Hon Peter Dunne: When the Minister spoke of a $3.5 million allocation to upgrade security in embassies deemed to be at risk, was that risk determined on the basis of generalised intelligence briefings, or have there been specific threats issued against New Zealand embassies from time to time?
Hon PHIL GOFF: The answer is the former. There have been no specific threats in recent times issued against New Zealand embassies, but there is a generalised threat. The at-risk embassies are obviously those embassies in countries that have had a tradition of bombing against Westerners and diplomatic posts.
3. Hon BILL ENGLISH (Leader of the Opposition) to the Prime Minister: What procedures are in place to ensure that she has seen and read documents to which her signature is affixed?
Rt Hon HELEN CLARK (Prime Minister): The procedure is that my signature confirms that I have seen and read a document. It does not mean that I will recall that paper, or its detail, 2½ years later.
Hon Bill English: Does the Prime Minister recall questions in the House regarding the Global Entrepreneurship Monitor, in which she wrote a foreword stating it was her Government’s goal to return to the top half of the OECD by 2011, and does she recall her response that “she had no recollection” of that foreword, and how does she reconcile her response that “she had no recollection”, with this document, a memorandum from her adviser Nicholas Bain, which asks her to “confirm you are happy with the foreword before I pass it on to the authors”?
Rt Hon HELEN CLARK: At the time that was raised I did not recall that, either. [Interruption] Of course, it has just been revealed that the member could not recall his party’s principles—in the middle of an election campaign!
Hon Bill English: When she receives a memorandum addressed to her from a senior member of her office, saying: “Please confirm you are happy with the foreword before I pass it on to the authors.”, why should the House believe the statements she made that she had not seen the foreword, could not recall what was in it, and nothing in it was her responsibility?
Rt Hon HELEN CLARK: That matter was raised in the House by that member a few weeks ago. He is harking back to memoranda that were dealt with in late 2001, and, as I say, perfect recall, with the best will in the world, is not possible.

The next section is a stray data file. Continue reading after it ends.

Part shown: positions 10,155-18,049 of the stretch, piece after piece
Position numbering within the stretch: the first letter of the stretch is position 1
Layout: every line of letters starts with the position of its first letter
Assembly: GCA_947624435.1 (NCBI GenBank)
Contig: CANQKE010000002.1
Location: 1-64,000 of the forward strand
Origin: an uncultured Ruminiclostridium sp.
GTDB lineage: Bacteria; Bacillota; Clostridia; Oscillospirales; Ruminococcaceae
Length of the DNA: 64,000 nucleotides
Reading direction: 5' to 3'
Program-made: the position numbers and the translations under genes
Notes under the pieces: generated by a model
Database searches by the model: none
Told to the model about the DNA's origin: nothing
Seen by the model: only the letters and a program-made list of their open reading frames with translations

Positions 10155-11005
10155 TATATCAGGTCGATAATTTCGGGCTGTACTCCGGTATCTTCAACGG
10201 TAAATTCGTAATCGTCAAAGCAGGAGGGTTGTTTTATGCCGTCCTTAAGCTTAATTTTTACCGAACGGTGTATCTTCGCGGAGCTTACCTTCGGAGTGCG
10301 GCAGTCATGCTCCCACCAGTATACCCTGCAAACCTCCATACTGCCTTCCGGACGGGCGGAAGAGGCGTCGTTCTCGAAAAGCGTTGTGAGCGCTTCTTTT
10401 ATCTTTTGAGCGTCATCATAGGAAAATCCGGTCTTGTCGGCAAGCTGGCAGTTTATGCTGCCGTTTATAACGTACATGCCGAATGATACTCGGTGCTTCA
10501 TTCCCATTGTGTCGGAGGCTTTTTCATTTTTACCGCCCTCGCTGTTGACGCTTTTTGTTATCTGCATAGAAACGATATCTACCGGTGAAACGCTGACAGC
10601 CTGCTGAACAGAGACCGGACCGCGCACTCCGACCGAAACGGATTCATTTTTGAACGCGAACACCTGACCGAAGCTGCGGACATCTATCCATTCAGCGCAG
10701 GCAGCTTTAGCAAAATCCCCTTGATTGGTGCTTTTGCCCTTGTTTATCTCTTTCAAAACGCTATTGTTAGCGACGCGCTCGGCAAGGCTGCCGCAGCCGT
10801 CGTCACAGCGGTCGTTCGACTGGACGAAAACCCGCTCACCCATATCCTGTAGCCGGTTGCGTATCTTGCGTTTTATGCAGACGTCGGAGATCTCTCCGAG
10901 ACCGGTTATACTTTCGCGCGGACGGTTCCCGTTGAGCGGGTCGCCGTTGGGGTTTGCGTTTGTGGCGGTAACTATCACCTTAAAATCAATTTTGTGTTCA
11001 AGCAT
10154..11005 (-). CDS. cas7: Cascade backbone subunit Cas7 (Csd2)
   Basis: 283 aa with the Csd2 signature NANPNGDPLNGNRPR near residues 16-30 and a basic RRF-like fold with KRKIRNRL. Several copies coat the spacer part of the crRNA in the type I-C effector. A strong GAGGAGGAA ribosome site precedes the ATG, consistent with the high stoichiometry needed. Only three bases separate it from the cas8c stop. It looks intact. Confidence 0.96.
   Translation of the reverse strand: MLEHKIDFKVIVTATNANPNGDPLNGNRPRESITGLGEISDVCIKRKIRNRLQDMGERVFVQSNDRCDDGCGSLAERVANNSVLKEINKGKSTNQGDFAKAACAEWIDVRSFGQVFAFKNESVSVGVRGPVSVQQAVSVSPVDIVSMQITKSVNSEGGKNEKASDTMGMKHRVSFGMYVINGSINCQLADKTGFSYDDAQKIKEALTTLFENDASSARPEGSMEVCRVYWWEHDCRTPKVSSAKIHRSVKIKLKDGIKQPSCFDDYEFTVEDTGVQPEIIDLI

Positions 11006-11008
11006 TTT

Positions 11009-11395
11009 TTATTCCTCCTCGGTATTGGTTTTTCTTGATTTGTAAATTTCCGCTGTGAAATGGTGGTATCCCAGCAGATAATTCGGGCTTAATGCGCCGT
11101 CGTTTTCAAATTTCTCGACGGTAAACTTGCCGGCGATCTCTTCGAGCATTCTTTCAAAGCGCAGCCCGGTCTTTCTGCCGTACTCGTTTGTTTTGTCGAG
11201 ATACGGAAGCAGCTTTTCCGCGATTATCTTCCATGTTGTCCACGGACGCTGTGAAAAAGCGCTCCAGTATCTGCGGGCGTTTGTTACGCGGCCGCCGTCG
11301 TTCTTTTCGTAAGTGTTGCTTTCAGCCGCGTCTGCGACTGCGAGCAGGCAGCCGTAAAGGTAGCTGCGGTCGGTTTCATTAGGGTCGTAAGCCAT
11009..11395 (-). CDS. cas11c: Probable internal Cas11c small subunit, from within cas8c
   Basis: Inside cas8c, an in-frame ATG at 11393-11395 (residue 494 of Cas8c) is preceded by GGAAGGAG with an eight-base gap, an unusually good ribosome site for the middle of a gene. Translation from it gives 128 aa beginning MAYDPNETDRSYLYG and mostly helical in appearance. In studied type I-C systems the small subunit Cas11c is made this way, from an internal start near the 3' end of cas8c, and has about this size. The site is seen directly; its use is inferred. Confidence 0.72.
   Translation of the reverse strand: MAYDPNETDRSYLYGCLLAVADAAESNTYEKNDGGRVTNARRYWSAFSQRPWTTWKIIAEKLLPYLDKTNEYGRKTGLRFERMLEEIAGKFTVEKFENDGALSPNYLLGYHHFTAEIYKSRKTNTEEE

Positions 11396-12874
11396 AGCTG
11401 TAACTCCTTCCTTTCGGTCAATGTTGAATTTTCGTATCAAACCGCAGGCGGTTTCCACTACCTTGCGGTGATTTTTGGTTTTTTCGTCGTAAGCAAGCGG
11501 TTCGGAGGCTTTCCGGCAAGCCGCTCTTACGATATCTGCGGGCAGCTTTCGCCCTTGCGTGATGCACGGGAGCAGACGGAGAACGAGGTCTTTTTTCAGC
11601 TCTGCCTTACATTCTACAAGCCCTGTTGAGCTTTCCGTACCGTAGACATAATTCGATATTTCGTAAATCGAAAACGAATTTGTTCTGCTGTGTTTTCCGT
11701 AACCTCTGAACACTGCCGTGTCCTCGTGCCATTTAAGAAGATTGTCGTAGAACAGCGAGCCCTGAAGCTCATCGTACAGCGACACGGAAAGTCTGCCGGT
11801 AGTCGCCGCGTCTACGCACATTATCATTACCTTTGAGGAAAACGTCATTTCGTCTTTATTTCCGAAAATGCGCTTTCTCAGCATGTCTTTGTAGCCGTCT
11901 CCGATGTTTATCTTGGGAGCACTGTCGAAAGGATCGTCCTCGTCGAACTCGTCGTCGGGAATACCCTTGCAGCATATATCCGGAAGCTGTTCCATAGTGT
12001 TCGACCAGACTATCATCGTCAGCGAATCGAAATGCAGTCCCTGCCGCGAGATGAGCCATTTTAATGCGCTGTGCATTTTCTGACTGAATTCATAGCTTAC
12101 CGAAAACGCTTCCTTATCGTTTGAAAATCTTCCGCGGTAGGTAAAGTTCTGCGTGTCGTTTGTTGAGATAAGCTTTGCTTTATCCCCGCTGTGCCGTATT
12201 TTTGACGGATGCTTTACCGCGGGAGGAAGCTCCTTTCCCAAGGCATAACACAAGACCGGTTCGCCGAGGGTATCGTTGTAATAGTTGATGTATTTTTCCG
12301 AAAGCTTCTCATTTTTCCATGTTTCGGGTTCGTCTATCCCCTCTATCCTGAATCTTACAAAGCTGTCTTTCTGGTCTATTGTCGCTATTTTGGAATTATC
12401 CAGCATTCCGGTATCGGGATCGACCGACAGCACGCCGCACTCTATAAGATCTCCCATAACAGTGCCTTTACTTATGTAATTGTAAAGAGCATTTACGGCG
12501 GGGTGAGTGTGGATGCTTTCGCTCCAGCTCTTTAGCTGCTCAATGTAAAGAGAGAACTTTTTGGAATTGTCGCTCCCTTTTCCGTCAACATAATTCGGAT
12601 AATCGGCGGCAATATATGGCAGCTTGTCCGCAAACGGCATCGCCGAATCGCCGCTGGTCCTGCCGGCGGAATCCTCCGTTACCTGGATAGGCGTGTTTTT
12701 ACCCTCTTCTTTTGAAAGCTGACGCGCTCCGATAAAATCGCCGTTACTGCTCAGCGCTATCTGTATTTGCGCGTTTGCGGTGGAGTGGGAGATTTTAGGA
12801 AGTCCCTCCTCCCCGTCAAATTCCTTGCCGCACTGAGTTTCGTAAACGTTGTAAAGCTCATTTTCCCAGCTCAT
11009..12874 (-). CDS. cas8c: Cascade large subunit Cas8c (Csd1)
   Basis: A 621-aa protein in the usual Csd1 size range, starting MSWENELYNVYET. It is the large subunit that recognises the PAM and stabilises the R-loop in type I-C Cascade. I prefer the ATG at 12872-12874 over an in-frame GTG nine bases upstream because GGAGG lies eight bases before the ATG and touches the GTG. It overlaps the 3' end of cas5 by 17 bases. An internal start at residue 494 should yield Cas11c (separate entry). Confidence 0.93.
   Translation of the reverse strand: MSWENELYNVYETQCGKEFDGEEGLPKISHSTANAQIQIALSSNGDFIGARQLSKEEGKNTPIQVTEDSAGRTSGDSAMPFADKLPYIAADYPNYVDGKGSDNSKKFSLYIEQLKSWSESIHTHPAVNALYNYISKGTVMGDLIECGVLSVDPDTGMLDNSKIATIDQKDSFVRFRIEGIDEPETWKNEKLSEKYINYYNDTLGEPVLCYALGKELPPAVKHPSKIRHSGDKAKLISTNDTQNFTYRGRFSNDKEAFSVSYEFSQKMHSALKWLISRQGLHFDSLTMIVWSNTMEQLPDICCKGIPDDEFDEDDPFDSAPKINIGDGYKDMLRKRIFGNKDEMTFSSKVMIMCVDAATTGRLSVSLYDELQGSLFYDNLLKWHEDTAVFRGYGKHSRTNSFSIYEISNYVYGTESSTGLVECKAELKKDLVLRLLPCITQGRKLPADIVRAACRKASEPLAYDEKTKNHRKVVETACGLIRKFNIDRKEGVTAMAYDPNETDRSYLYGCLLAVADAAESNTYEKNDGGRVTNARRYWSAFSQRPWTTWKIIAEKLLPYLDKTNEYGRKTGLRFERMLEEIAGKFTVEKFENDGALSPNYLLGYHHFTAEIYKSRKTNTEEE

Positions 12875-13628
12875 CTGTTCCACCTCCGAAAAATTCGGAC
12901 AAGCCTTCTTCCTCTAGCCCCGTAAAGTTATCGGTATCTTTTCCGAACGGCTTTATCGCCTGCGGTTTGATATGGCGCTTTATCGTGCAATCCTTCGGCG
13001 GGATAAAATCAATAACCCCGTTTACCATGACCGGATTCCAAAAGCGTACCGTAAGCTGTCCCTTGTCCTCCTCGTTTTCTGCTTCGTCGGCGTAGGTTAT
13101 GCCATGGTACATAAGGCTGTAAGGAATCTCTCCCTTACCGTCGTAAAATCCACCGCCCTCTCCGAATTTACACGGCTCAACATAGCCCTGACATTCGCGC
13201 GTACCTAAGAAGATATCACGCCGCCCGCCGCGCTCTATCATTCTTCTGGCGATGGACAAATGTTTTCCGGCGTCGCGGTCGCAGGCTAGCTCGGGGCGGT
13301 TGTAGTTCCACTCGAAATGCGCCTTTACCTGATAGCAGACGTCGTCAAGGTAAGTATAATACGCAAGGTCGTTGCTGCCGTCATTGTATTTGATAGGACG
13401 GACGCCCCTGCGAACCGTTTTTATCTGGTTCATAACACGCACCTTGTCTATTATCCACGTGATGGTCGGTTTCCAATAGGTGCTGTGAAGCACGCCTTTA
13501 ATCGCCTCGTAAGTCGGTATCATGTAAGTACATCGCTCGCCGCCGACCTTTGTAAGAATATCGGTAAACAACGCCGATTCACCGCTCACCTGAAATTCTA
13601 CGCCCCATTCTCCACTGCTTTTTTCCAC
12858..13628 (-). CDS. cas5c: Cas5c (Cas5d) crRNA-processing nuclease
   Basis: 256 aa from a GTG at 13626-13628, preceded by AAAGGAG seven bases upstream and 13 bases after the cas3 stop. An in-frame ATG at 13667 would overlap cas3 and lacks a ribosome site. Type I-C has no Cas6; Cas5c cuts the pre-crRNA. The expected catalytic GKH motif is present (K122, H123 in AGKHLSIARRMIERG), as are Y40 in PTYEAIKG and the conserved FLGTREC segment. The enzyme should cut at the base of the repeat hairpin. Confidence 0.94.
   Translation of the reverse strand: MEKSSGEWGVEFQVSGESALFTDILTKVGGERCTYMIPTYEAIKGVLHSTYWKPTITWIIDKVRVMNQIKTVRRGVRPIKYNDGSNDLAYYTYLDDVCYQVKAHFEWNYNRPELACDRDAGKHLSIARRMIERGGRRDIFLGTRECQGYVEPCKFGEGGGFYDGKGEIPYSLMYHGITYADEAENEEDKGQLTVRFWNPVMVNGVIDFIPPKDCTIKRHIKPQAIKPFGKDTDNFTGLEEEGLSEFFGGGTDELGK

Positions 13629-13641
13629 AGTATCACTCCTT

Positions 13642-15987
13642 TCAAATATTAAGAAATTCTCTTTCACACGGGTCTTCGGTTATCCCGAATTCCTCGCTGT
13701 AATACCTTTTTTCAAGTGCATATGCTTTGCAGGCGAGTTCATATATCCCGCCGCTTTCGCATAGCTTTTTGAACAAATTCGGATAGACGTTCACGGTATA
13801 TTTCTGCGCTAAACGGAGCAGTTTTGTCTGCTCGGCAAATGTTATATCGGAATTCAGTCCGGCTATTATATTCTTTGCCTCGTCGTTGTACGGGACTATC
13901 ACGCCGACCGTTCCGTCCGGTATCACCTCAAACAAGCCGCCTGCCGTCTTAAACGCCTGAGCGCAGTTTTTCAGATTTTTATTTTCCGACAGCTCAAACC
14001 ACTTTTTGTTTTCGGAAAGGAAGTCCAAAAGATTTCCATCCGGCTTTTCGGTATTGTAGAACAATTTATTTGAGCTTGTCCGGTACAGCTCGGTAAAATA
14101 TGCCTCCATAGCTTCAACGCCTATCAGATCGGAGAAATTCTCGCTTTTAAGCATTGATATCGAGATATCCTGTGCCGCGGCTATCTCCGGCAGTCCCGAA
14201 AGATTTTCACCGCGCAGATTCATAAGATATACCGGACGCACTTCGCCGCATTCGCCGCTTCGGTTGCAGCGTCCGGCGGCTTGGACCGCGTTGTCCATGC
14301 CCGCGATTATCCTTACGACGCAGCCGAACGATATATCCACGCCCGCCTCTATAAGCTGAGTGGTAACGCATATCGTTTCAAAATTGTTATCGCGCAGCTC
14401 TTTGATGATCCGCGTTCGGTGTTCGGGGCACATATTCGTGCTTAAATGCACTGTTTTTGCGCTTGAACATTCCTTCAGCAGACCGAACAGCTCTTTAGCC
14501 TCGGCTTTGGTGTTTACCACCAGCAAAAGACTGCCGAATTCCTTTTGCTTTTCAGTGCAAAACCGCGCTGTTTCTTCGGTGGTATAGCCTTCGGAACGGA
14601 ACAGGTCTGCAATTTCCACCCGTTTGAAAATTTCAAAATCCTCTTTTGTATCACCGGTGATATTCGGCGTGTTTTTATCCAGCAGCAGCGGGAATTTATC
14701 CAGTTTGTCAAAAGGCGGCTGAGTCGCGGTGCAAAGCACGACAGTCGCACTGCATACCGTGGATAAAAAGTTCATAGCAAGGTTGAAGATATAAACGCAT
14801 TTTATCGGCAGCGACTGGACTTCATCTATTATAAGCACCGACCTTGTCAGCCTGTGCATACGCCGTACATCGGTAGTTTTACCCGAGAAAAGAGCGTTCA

Hon Richard Prebble: Does the Prime Minister recall on 23 February 1999, on the question of missing documents, saying to the House: “The reason the Prime Minister was choosing the mechanism of a personal explanation is that she knows that her word following that statement cannot be doubted”, and, further stating: “The Opposition was absolutely correct to insist that this be a ministerial statement.”, then saying: “It comes down to the question of the integrity of the Prime Minister”; was she right in what she said in February 1999, or is she right in what she is saying today?
Rt Hon HELEN CLARK: I certainly recall the occasion. As I have already said, I am somewhat more sympathetic to the former Prime Minister than I was at the time.
Hon Bill English: Does the Prime Minister stand by her statement made recently that the public see her as a person who means what she says?
Rt Hon HELEN CLARK: I stand by my statement that the New Zealand public appreciates the Prime Minister speaking her mind, even if the Opposition does not.
Hon Ken Shirley: Were these procedures in place when she signed a painting that she had not painted, or were the procedures adopted after that incident?
Rt Hon HELEN CLARK: I do not intend to traverse that matter. It has been well dealt with in the House.
Rt Hon Winston Peters: Does the Prime Minister recall saying that she is a person who front-foots issues, and, that being the case, could she please advise some of us who are interested in physical sports how one front-foots things when one is constantly on the back foot?
Rt Hon HELEN CLARK: The member should know—he has not been able to get a single allegation to stick in the last 3 years.